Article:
|Title:||Low-intensity training increases peak arm VO2 by enhancing both convective and diffusive O-2 delivery||Authors:||Boushel, R.
Helge, J. W.
van Hall, G.
Calbet, J. A. L.
Transport, et al
|Issue Date:||2014||Publisher:||1748-1708||Journal:||Acta Physiologica||Abstract:||AimIt is an ongoing discussion the extent to which oxygen delivery and oxygen extraction contribute to an increased muscle oxygen uptake during dynamic exercise. It has been proposed that local muscle factors including the capillary bed and mitochondrial oxidative capacity play a large role in prolonged low-intensity training of a small muscle group when the cardiac output capacity is not directly limiting. The purpose of this study was to investigate the relative roles of circulatory and muscle metabolic mechanisms by which prolonged low-intensity exercise training alters regional muscle VO2.MethodsIn nine healthy volunteers (seven males, two females), haemodynamic and metabolic responses to incremental arm cycling were measured by the Fick method and biopsy of the deltoid and triceps muscles before and after 42days of skiing for 6hday(-1) at 60% max heart rate.ResultsPeak pulmonary VO2 during arm crank was unchanged after training (2.380.19 vs. 2.18 +/- 0.2Lmin(-1) pre-training) yet arm VO2 (1.04 +/- 0.08 vs. 0.83 +/- 0.1Lmin(1), P<0.05) and power output (137 +/- 9 vs. 114 +/- 10 Watts) were increased along with a higher arm blood flow (7.9 +/- 0.5 vs. 6.8 +/- 0.6Lmin(-1), P<0.05) and expanded muscle capillary volume (76 +/- 7 vs. 62 +/- 4mL, P<0.05). Muscle O-2 diffusion capacity (16.2 +/- 1 vs. 12.5 +/- 0.9mLmin(-1)mHg(-1), P<0.05) and O-2 extraction (68 +/- 1 vs. 62 +/- 1%, P<0.05) were enhanced at a similar mean capillary transit time (569 +/- 43 vs. 564 +/- 31ms) and P-50 (35.8 +/- 0.7 vs. 35 +/- 0.8), whereas mitochondrial O-2 flux capacity was unchanged (147 +/- 6mLkgmin(-1) vs. 146 +/- 8mLkgmin(-1)).ConclusionThe mechanisms underlying the increase in peak arm VO2 with prolonged low-intensity training in previously untrained subjects are an increased convective O-2 delivery specifically to the muscles of the arm combined with a larger capillary-muscle surface area that enhance diffusional O-2 conductance, with no apparent role of mitochondrial respiratory capacity.||URI:||http://hdl.handle.net/10553/53399||ISSN:||1748-1708||DOI:||10.1111/apha.12258||Source:||Acta Physiologica[ISSN 1748-1708],v. 211 (1), p. 122-134|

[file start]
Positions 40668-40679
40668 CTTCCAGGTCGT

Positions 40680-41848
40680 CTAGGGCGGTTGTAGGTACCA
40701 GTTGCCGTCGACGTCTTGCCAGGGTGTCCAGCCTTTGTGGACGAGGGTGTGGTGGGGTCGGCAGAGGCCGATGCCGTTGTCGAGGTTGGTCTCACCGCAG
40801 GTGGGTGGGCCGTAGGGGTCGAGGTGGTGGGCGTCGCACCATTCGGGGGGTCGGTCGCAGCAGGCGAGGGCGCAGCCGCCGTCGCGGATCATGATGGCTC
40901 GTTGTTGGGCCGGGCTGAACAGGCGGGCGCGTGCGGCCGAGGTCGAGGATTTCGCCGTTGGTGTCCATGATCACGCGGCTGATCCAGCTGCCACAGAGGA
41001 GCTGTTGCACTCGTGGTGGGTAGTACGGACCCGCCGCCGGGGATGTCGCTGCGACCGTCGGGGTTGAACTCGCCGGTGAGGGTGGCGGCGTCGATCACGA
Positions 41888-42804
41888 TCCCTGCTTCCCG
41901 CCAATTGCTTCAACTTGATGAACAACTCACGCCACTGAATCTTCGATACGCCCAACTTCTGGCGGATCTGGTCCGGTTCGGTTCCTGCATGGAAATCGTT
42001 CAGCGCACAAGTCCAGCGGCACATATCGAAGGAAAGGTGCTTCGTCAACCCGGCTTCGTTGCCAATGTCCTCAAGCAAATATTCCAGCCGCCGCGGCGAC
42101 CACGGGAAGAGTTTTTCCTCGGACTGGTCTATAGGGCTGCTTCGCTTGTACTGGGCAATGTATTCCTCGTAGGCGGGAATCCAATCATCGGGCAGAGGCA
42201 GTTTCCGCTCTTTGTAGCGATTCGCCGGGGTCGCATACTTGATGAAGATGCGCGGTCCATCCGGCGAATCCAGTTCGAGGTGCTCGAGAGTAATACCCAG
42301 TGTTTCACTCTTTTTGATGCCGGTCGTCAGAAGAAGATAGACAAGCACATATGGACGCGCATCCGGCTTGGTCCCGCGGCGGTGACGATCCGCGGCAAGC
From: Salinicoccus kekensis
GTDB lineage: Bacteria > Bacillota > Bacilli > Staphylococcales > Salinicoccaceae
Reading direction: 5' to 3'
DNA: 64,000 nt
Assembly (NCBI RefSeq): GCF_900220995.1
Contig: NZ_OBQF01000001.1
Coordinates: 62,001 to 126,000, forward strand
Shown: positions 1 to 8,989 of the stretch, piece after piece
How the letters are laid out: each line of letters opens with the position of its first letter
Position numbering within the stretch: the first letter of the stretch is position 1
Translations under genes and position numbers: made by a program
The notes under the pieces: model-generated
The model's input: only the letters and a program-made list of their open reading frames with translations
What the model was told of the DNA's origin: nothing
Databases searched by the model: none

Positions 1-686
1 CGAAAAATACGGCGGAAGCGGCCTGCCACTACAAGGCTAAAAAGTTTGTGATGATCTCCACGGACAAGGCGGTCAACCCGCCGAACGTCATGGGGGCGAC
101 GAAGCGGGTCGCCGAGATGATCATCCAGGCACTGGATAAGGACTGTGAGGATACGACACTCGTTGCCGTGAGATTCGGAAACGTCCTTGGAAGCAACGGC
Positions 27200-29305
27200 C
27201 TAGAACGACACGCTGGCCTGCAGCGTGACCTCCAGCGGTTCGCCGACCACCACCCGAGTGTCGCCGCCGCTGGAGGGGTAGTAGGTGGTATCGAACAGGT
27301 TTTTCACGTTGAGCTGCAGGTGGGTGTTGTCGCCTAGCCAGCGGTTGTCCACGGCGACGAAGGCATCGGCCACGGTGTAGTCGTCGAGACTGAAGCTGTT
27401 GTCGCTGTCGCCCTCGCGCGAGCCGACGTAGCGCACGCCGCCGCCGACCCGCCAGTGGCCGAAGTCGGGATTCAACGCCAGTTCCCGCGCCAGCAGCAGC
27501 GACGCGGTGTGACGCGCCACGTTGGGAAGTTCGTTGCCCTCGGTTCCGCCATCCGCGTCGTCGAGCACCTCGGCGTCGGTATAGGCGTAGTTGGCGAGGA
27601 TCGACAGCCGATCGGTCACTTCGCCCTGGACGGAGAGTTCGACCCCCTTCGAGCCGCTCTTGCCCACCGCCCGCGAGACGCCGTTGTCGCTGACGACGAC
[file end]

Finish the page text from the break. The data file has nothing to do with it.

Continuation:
|Appears in Collections:||Artículos|
checked on Jun 19, 2021
Items in accedaCRIS are protected by copyright, with all rights reserved, unless otherwise indicated.